I'm New

Visiting a church for the first time can be a daunting experience. Here are some things that will hopefully help you prepare.


We are just north of 83 on Arlington Heights Rd.  The driveway leading to our church building is on the west side of Arlington Heights across the street from a park and school.

When you arrive

With a church our size, you will not be able to be invisible.  Somebody will welcome you and introduce themselves.  You will be given a small handout that describes the order of our Sunday worship.  Grab a cup of coffee. 

What Should I Wear? 

We dress casually.  Feel free to dress in whatever way is comfortable for you.  Jeans and a t-shirt are normal. 

What Else Should I Expect?

We project artwork and the words to our music onto screens in the sanctuary. Our music style would be best described as contemporary praise while also drawing from hymns. We sit in the round with a large table in the center of the room from which we serve communion each week. We have found meeting in this configuration to be forming us away from becoming passive spectators of a few gifted performers.  Rather, it re-centers us around the presence of Christ and seeing one another as fellow brothers and sisters.
We observe communion every Sunday.  When we take communion, each row moves toward the north and south aisles and comes forward to receive the elements from a server.  The server will offer the bread to you and say, “The body of Christ broken for you.” and then you are invited to tear off a piece of bread. Then the server will offer you the cup and say, “The new life in Christ’s blood.”  You may then dip the bread into the cup and eat it. We also have gluten-free wafers available at each station.
Communion is open to all who have been baptized at any age. Those still awaiting baptism are still encouraged to come forward to receive a blessing.

What about the children?
We see children as fellow worshippers with us.  Jesus says that anyone who receives a little one in his name, receives him. 

We have a nursery for ages up to 18 months (Seedlings) and a class for 2-4 year olds (Blossoms) that both start prior to the beginning of service.

Children ages 5-10, worship in the main sanctuary with everyone until after the Scripture readings.  At that time, a worship leader will say,  “Let us now send the children to continue their worship with a blessing.”  All of the children gather at the doors of the sanctuary and face us. The congregation extends our hands to them and says,
    “Children of God, the Lord bless you as you continue your worship.”
  The children and teachers respond back,
    “And also with you.” 
  They go into an adjoining classroom to hear a Bible story with a time of response.  All the children are picked up from their classrooms after the sermon during our worship in song.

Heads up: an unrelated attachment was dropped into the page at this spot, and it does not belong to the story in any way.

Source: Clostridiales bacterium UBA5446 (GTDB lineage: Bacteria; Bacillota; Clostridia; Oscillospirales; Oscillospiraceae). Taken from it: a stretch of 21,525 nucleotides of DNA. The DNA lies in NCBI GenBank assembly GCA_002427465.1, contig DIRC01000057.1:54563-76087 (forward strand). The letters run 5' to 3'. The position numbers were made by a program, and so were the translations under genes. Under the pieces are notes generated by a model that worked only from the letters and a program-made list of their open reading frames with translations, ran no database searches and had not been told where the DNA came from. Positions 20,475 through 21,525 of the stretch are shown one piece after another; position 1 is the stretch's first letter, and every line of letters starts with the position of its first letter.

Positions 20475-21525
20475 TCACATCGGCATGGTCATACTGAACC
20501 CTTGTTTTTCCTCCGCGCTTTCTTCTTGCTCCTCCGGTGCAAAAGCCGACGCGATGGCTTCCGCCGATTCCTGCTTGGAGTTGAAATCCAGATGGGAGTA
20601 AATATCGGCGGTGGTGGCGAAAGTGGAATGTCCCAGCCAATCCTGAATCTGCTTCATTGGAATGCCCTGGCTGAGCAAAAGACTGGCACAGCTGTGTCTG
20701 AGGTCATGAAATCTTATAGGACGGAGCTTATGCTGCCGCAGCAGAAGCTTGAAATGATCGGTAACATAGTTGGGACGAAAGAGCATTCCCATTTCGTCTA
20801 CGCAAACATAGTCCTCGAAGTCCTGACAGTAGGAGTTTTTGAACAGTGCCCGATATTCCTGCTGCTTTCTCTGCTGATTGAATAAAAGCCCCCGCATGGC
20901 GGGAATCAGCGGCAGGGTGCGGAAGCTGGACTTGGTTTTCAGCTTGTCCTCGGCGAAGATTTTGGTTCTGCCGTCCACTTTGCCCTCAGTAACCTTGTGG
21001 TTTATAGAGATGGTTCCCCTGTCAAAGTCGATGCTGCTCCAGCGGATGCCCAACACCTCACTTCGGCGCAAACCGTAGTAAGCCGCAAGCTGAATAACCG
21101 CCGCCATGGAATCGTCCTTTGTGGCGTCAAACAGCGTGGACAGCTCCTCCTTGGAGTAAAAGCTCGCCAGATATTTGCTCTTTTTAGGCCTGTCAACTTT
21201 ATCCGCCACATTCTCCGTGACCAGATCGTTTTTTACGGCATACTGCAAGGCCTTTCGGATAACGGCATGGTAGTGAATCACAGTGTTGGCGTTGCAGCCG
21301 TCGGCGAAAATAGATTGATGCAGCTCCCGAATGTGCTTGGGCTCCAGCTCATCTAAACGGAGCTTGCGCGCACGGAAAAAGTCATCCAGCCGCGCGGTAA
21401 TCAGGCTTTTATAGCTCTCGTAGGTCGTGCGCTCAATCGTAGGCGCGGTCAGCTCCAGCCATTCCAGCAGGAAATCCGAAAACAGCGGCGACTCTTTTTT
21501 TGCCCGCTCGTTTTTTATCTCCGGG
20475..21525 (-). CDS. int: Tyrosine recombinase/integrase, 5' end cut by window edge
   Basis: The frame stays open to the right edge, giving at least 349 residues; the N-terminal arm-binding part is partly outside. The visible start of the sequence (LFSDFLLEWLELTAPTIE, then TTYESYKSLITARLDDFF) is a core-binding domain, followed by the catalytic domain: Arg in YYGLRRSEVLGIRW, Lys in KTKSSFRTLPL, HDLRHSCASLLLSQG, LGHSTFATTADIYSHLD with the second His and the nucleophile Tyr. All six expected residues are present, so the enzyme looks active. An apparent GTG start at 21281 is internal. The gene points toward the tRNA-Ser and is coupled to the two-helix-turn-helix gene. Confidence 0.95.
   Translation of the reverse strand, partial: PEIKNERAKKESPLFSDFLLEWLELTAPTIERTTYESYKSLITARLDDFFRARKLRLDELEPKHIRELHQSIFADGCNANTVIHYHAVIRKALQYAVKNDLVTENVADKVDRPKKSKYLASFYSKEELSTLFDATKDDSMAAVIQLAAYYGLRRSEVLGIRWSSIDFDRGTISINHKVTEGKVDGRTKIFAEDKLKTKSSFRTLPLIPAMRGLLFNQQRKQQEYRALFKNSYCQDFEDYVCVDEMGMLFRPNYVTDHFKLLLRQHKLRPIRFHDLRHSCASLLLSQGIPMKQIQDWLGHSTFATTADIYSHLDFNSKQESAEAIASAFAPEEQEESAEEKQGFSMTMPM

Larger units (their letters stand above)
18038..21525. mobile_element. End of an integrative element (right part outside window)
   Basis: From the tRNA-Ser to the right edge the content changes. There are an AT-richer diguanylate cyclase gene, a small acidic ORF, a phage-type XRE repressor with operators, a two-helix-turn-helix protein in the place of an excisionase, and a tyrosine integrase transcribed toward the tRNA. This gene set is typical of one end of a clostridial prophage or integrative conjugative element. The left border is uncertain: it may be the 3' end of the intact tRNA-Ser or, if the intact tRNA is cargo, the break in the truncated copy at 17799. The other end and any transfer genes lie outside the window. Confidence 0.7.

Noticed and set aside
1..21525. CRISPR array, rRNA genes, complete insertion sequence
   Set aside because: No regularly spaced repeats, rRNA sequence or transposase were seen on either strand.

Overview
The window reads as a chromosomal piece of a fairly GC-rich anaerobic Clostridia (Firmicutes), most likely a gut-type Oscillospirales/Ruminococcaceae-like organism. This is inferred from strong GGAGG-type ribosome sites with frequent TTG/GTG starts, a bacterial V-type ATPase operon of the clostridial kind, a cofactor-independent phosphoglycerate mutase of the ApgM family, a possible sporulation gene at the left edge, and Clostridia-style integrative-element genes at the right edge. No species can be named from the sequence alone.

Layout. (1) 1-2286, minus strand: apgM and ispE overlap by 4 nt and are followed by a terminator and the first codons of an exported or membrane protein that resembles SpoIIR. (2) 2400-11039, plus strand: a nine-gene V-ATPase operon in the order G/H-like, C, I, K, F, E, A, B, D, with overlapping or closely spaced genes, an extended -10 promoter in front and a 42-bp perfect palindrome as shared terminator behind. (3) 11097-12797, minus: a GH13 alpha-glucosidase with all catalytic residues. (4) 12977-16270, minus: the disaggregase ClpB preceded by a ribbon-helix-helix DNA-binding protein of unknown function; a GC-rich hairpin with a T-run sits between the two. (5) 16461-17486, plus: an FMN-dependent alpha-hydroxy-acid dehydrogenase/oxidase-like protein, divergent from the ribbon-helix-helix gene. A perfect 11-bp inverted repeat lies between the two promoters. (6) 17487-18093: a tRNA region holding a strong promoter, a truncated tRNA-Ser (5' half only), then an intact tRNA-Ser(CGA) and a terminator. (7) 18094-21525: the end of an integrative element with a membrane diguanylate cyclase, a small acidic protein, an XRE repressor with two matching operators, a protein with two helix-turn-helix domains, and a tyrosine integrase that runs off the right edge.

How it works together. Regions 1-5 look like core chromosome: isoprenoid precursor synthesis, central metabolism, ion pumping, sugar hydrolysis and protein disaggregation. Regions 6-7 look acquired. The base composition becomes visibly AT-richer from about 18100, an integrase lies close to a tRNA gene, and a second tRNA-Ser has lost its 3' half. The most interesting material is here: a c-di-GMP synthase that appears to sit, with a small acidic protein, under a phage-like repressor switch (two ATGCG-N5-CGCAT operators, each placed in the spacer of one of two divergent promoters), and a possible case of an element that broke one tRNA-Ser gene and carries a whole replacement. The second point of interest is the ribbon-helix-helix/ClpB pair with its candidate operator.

Sunday Morning

Our Sunday morning liturgy or pattern of worship was formed with great intentionality, drawing from many traditions.  It is one of the primary places where we are formed to be disciples of Jesus out into the world.  Gathered around the Table, we discern Christ’s presence and work in our lives and relationships with one another.  From this place, our imaginations are transformed to see Christ’s presence and work in all the world. 


We greet and welcome one another in the foyer informally.  We grab a cup of coffee and introduce ourselves to someone we haven’t met before.  Some may quietly enter the sanctuary to pray or walk along the walls and reflect on the artwork. 

We take a few moments at the beginning to share family news, community life, and opportunities to serve together. 

Proclaiming that Christ’s death and resurrection have reconciled us to God and one another, we greet each other with, “The peace of Christ be with you.”  “And also with you.” 

Integral to worship throughout the ages, silence makes room for God.

After asking the Spirit to guide our time together, we light candles on the altar as a symbol of God’s special presence among those who gather in Jesus’ name.

Each week four passages from Scripture are read, one each from the Old Testament, Psalm, Epistle, and Gospel, spanning the great story of our God.  Listen for any common threads.  We stand for the Gospel out of respect for “The word of the Lord” to which we respond, “Thanks be to God.”

In a culture of images that typically amuse, lie, or seduce, we invite God to renew our imaginations with art that affirms his goodness or confronts our sin.

In unison, as one body, we confess sin, pray in submission, or affirm a truth.

The sermon is a place where good news is proclaimed over the trouble in our lives and in our world.  In hearing the good news, we may encounter Christ.  Because preaching is a communal affair, all of us depend upon the Spirit for the speaking, testing, and obeying of God’s word.  So the preacher prays, “The Lord be with you” and the congregation responds, “And also with you.”


We voluntarily may offer short prayers of confession, submission, or affirmation out loud in response to the proclamation of Scripture, ending with ‘Lord, in your mercy.’  To express agreement with the one praying, we all say, ‘Amen.’ 

We encounter the mysterious and glorious presence of the Triune God at the meal Jesus gave to his disciples.  The Table is open to all who are faithful followers of Christ and have no enmity with anyone in this body.  Children and others awaiting baptism, may come forward with arms crossed to receive a blessing.

Singing comes at the end as a response of worship and adoration to God’s truth and beauty.

We are sent out in the name of the Father, Son, and Holy Spirit out into God’s mission in the world with God’s blessing and presence with us.